Native American history and culture will be on full display in Harmar this weekend
Native American history and culture will be on display in Harmar this weekend.
The first Western Pennsylvania Native American Association Native American Gathering begins at 11 a.m. Saturday at the Syria Shrine.
The gathering will be part celebration and part history lesson, according to its organizers.
“We want to be able to teach our culture to everyone who doesn't know it,” said Al Collins, whose Native American name is Coyoteheart. “We hope people have fun and learn.”
The gathering is being sponsored in conjunction with The Hillbilly Clan, a group within the Syria Shriners whose lone goal is to benefit the 22 Syria Shriners Children's Hospitals. “Normally, we don't charge anything for our functions, but we're charging $5 a carload for this,” said Collins, who is also a member of the Hillbilly Clan. “All the money goes to kids. That's why we're charging.”
The event will run Saturday and Sunday, beginning each day with a Grand Entry and ending with a closing circle at 6 p.m.
“People can stay as long as they want after 6, but all the actual closing ceremony will take place then,” Collins said.
Folks who attend event will be entertained by drum circles, a Native American dance competition, food and craft booths and a traveling museum.
“It's a living museum,” said White Panther, a chief of the Lenape people, who travels the country with the museum. “It's set-up with artifacts from al over the East.”
One of White Panther's most prized artifacts is a tea block that he claims was in one of cases of tea thrown into Boston Harbor, at the Boston Tea Party in 1773.
White Panther said that he and other Native Americans will be in full regalia at the gathering.
“It's called regalia,” he said, pointing to his Native American clothing. “It's not a costume.
“When you wear a costume, you use it to disguise who you are,” he said. “Our regalia tells the story of who we are.”
For the members of the Hillbilly Clan, the gathering holds a deeper meaning.
“Anything we can do to help children, we're all for,” said Lou Azzolini, a member of the Hillbilly Clan. “We really appreciate this.
“We're 100 percent behind them, and are really glad they're here.”
Azzolini said he hopes the gathering shows unity, not only between the two different organizations, but among everyone.
“No one's above each other,” he said. “There has to be respect.”
R.A. Monti is a freelance writer.
Show commenting policy
TribLive commenting policy
You are solely responsible for your comments and by using TribLive.com you agree to our Terms of Service.
We moderate comments. Our goal is to provide substantive commentary for a general readership. By screening submissions, we provide a space where readers can share intelligent and informed commentary that enhances the quality of our news and information.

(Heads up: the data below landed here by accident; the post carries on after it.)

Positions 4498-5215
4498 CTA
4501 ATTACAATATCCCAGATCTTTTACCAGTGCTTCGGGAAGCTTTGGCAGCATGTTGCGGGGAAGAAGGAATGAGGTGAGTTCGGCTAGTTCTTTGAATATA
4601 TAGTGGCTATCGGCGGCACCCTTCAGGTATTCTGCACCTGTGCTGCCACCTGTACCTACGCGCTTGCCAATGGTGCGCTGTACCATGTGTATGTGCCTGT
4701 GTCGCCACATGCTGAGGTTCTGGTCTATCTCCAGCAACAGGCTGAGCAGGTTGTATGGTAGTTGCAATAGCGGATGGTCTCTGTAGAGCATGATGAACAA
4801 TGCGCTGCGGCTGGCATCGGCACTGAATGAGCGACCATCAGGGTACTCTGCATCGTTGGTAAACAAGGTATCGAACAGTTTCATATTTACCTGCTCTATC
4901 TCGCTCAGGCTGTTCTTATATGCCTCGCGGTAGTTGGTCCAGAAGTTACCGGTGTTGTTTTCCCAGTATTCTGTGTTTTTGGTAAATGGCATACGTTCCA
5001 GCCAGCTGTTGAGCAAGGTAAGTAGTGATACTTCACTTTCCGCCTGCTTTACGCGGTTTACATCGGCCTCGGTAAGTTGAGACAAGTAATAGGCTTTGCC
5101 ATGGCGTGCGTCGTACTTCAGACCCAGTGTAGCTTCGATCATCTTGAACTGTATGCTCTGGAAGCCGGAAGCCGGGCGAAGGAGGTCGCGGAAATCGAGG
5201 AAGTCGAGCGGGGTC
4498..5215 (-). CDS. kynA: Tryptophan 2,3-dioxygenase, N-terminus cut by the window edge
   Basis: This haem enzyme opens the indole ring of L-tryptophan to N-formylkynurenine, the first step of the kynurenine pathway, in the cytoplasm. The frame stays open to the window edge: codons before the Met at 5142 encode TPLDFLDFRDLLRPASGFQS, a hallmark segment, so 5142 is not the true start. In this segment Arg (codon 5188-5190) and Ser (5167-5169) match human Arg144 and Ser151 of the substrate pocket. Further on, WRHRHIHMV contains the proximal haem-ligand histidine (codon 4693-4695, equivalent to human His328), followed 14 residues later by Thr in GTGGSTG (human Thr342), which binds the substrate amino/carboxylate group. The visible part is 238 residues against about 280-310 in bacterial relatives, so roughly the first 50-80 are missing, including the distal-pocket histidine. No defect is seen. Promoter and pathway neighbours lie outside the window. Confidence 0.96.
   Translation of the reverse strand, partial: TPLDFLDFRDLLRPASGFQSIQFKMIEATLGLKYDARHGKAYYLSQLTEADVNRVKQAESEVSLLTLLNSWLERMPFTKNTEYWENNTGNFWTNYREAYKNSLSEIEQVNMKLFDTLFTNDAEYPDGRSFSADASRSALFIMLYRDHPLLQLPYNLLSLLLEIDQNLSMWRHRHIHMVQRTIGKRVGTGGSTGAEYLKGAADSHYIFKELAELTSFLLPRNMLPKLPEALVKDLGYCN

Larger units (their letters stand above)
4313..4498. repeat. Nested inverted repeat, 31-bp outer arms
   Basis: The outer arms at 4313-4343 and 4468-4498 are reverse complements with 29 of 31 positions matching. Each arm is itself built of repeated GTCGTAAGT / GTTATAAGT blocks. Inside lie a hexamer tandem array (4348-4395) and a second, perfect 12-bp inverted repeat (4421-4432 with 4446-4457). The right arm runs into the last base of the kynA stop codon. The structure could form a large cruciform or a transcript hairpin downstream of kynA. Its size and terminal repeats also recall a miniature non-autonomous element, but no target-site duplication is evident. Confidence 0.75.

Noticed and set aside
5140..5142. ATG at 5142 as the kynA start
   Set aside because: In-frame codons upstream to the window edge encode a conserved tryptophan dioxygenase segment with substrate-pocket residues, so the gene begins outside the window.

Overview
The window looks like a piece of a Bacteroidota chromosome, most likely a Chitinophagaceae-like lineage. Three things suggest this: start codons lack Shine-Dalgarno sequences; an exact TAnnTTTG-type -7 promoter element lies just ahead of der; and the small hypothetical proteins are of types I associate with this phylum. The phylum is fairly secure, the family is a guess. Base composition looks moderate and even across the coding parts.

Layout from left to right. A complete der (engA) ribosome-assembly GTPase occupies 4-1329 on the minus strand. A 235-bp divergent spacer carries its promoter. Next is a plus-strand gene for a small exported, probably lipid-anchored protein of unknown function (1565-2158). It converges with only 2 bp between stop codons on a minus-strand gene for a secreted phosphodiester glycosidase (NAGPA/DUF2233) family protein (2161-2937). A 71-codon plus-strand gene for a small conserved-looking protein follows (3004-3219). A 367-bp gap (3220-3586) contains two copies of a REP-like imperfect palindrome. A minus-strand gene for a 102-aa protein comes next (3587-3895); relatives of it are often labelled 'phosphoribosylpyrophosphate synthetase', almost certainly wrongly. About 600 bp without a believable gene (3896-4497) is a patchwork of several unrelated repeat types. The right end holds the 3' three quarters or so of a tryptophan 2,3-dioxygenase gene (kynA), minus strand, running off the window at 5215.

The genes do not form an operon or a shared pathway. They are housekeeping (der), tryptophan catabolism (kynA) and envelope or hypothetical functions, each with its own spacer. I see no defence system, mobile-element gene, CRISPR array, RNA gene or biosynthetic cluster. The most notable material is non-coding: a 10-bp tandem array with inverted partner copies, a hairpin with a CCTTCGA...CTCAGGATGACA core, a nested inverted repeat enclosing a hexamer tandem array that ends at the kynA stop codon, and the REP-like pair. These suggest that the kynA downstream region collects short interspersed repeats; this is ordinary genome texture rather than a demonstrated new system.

While most comments will be posted if they are on-topic and not abusive, moderating decisions are subjective. We will make them as carefully and consistently as we can. Because of the volume of reader comments, we cannot review individual moderation decisions with readers.
We value thoughtful comments representing a range of views that make their point quickly and politely. We make an effort to protect discussions from repeated comments either by the same reader or different readers.
We follow the same standards for taste as the daily newspaper. A few things we won't tolerate: personal attacks, obscenity, vulgarity, profanity (including expletives and letters followed by dashes), commercial promotion, impersonations, incoherence, proselytizing and SHOUTING. Don't include URLs to Web sites.
We do not edit comments. They are either approved or deleted. We reserve the right to edit a comment that is quoted or excerpted in an article. In this case, we may fix spelling and punctuation.
We welcome strong opinions and criticism of our work, but we don't want comments to become bogged down with discussions of our policies and we will moderate accordingly.
We appreciate it when readers and people quoted in articles or blog posts point out errors of fact or emphasis and will investigate all assertions. But these suggestions should be sent via e-mail. To avoid distracting other readers, we won't publish comments that suggest a correction. Instead, corrections will be made in a blog post or in an article.
- Two charged with selling heroin that killed Lower Burrell woman
- Drivers survive head-on crash on Route 356 in Allegheny Township
- Apollo targets owners who fail to maintain vacant properties
- Snow sculptors have a ball with Iceburgh, Einstein
- Student suicide brings issue of bullying to fore in New Kensington-Arnold
- Harrison mom, boyfriend charged in abuse of young boys
- Leechburg man charged with molesting girls, watching child pornography
- Brackenridge nonprofit organization dreams BIG
- Alle-Kiski Valley deemed medically underserved
- Increasing use of cameras in region aids cops, worries civil rights watchdogs
- Eagles again flourishing in Western Pa.